In a decision that may give genetic testing companies reason to breathe a sigh of relief, the U.S. Court of Appeals for the Ninth Circuit affirmed on August 21 the denial of a class certification bid by consumers suing under Alaska’s Genetic Privacy Act (the Act). In Cole v. Gene by Gene, Ltd., Plaintiff sought to represent a class of individuals alleging that Gene by Gene, Ltd. (Gene by Gene) violated Alaska Stat. Ann. § 18.13.010(a)(1) by disclosing customer DNA results and information without informed, written consent. According to the Ninth Circuit, the U.S. District Court for the District of Alaska did not abuse its discretion in finding that Plaintiff failed to show that common questions predominated over any questions affecting only individual members of the proposed classes, and that a class action was not superior to other methods of resolution. Thus, Plaintiff could not satisfy Fed. R. Civ. P. 23(b), and the litigation was not suitable for class treatment.

Plaintiff brought suit alleging that when consumers return DNA testing kits provided by Gene by Gene, the company not only permits consumers to view the results of its analysis, but also publishes the results of the DNA testing on publicly available websites – unbeknown to consumers. According to Plaintiff, this disclosure without consumer permission “carries serious and irreversibly privacy risks” and violates the Act. In his class certification motion, Plaintiff emphasized issues he claimed were common to all class members, such as whether consent was provided and whether the disclosure of information was for profit. Additionally, Plaintiff pointed out that the process for genetic information collection was the same, and the same types of genetic information were disclosed for each consumer.

However, the Ninth Circuit found, as the district court had, that “[i]ndividualized determinations predominate with respect to disclosure, consent, and damages for [Plaintiff’s] putative class of approximately 900 Alaskans and Gene by Gene customers, as well as for his proposed subclass.” The Ninth Circuit pointed out that the terms of release a consumer signed varied by, inter alia, the different Gene by Gene platforms the consumer joined and the privacy settings the consumer chose. Further, whether a consumer had actually consented to disclosure varied by the terms of release for those platforms and any “privacy communications they may have had with Gene by Gene.” Finally, the Ninth Circuit found that potential variances in individual damages weighed against commonality.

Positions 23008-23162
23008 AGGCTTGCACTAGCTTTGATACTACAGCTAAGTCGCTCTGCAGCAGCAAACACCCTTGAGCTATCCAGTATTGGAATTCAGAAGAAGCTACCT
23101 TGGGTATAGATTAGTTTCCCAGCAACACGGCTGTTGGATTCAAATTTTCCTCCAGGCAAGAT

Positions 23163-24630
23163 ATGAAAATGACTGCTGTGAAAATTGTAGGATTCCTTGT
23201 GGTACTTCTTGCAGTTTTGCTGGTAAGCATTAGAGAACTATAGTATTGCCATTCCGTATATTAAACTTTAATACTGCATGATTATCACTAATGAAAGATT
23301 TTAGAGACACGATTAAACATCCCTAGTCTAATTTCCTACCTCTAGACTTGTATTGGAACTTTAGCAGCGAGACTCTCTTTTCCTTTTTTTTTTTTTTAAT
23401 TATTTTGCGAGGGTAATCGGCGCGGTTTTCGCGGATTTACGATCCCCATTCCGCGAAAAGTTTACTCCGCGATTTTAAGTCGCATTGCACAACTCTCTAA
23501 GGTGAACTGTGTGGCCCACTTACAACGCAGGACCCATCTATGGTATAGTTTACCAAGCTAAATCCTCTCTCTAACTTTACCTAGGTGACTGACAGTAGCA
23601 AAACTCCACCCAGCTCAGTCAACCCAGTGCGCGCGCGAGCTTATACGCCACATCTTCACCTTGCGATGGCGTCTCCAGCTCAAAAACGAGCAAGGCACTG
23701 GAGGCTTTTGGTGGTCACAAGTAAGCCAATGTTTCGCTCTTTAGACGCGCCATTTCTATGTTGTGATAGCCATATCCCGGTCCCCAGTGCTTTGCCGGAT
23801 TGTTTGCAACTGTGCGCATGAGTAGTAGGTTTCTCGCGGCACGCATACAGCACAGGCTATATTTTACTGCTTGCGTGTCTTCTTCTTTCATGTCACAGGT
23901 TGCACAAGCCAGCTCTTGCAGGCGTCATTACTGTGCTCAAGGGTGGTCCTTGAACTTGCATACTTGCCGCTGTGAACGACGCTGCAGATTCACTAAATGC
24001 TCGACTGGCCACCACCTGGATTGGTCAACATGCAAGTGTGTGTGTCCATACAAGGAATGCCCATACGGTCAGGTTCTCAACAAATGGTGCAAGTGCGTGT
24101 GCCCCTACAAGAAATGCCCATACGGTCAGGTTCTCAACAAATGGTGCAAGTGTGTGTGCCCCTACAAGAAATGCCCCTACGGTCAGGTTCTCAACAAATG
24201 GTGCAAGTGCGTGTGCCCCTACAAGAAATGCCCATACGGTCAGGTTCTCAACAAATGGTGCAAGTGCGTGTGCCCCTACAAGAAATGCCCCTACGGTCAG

The Ninth Circuit also found that Plaintiff failed to carry his burden to show that a class action was superior to other available methods for fairly and efficiently adjudicating the controversy. The court reasoned that, among other things, the “difficulties inherent in managing a class action featuring such distinct and individualized issues, the limited resources to be saved by certifying a class, and the absence of other pending or duplicative lawsuits” indicated that individual litigation was a superior mechanism for resolving the litigation.

The Act is one of 24 state information privacy rights laws that, to varying degrees, require informed consent prior to the disclosure of genetic information. Providing for a private right of action and $5,000 per violation or, if the violation resulted in profit or monetary gain to the violator, $100,000 per violation, the Act is among the strictest currently in force. However, the ruling in Gene by Gene demonstrates that consumers wishing to vindicate those rights may have to be willing to pursue those claims alone. The Ninth Circuit’s ruling illustrates that, while claims may appear very similar from one vantage point, a court may frame them differently for purposes of evaluating commonality under Rule 23. Whether this dampens enthusiasm for pursuing privacy rights remedies remains to be seen. But if additional courts find class actions untenable, companies utilizing genetic information may have one fewer worry.